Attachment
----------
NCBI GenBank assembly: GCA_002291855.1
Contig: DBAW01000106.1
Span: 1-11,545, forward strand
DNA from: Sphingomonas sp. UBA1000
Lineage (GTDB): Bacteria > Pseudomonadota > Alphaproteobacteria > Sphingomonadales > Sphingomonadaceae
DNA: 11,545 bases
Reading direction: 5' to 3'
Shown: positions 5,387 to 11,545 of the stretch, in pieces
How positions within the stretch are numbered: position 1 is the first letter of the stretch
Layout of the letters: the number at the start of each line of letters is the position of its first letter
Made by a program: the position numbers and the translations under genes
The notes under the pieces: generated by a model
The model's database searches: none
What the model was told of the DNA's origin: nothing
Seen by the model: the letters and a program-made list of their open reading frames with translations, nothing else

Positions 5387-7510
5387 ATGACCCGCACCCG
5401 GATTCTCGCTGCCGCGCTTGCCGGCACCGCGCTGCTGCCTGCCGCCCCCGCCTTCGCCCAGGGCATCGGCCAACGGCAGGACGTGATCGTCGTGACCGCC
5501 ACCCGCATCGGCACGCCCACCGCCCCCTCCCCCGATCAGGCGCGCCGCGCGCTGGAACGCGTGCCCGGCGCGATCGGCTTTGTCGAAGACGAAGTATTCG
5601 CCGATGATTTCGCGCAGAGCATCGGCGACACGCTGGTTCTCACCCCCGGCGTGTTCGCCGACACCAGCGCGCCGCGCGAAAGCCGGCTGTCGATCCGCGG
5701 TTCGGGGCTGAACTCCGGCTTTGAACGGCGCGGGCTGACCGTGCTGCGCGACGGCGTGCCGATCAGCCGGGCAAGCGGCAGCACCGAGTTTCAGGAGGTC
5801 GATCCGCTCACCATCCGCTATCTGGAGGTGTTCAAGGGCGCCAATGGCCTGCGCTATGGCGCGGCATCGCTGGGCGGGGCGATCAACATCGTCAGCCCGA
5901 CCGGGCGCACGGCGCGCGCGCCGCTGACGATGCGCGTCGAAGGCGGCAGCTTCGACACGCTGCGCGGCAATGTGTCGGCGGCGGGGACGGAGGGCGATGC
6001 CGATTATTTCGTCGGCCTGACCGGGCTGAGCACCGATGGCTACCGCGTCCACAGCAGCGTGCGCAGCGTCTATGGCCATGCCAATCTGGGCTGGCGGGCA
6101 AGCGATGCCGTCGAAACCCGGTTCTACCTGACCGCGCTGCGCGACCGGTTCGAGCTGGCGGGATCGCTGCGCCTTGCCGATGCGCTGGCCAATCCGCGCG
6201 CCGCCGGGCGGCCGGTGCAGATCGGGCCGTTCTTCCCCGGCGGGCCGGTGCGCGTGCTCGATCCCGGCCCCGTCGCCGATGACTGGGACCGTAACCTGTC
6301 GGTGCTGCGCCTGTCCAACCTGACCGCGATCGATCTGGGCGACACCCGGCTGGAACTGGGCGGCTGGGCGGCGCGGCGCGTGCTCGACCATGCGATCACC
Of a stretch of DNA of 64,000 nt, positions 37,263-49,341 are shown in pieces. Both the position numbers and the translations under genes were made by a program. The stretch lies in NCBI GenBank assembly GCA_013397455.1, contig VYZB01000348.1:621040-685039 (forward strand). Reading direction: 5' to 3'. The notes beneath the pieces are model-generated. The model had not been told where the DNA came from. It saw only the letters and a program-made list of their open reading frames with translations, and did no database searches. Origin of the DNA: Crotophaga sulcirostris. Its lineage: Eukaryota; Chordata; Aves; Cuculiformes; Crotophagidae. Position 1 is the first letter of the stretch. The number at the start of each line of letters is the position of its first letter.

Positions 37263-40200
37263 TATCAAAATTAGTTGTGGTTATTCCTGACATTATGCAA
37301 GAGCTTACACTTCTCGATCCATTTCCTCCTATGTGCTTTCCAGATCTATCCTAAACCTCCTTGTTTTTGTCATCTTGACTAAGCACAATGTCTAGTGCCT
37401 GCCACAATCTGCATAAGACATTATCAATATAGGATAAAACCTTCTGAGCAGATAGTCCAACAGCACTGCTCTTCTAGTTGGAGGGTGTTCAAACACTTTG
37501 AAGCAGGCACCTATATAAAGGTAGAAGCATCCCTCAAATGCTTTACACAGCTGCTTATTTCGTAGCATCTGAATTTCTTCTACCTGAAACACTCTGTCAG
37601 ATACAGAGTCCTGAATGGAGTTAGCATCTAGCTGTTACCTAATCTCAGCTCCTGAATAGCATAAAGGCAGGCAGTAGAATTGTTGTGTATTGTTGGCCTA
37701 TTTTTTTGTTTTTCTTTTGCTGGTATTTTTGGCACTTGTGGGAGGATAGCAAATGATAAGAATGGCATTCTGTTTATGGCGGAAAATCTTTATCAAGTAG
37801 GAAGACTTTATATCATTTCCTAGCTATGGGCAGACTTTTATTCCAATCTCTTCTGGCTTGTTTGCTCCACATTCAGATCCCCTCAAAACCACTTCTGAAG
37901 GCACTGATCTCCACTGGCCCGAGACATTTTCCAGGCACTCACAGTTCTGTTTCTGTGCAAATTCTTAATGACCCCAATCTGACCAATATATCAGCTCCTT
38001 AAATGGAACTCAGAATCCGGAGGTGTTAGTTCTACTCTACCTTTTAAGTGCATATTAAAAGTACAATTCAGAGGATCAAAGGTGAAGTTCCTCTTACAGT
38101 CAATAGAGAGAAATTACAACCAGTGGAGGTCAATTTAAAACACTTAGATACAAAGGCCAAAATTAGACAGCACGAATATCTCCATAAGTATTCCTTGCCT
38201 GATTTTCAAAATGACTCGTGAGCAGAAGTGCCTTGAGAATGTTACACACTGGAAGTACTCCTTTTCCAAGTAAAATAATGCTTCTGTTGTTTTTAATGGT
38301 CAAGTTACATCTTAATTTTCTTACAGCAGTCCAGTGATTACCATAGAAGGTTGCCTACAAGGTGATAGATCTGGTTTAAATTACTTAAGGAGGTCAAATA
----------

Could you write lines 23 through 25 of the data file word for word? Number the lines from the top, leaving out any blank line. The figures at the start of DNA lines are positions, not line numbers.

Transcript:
5901 CCGGGCGCACGGCGCGCGCGCCGCTGACGATGCGCGTCGAAGGCGGCAGCTTCGACACGCTGCGCGGCAATGTGTCGGCGGCGGGGACGGAGGGCGATGC
6001 CGATTATTTCGTCGGCCTGACCGGGCTGAGCACCGATGGCTACCGCGTCCACAGCAGCGTGCGCAGCGTCTATGGCCATGCCAATCTGGGCTGGCGGGCA
6101 AGCGATGCCGTCGAAACCCGGTTCTACCTGACCGCGCTGCGCGACCGGTTCGAGCTGGCGGGATCGCTGCGCCTTGCCGATGCGCTGGCCAATCCGCGCG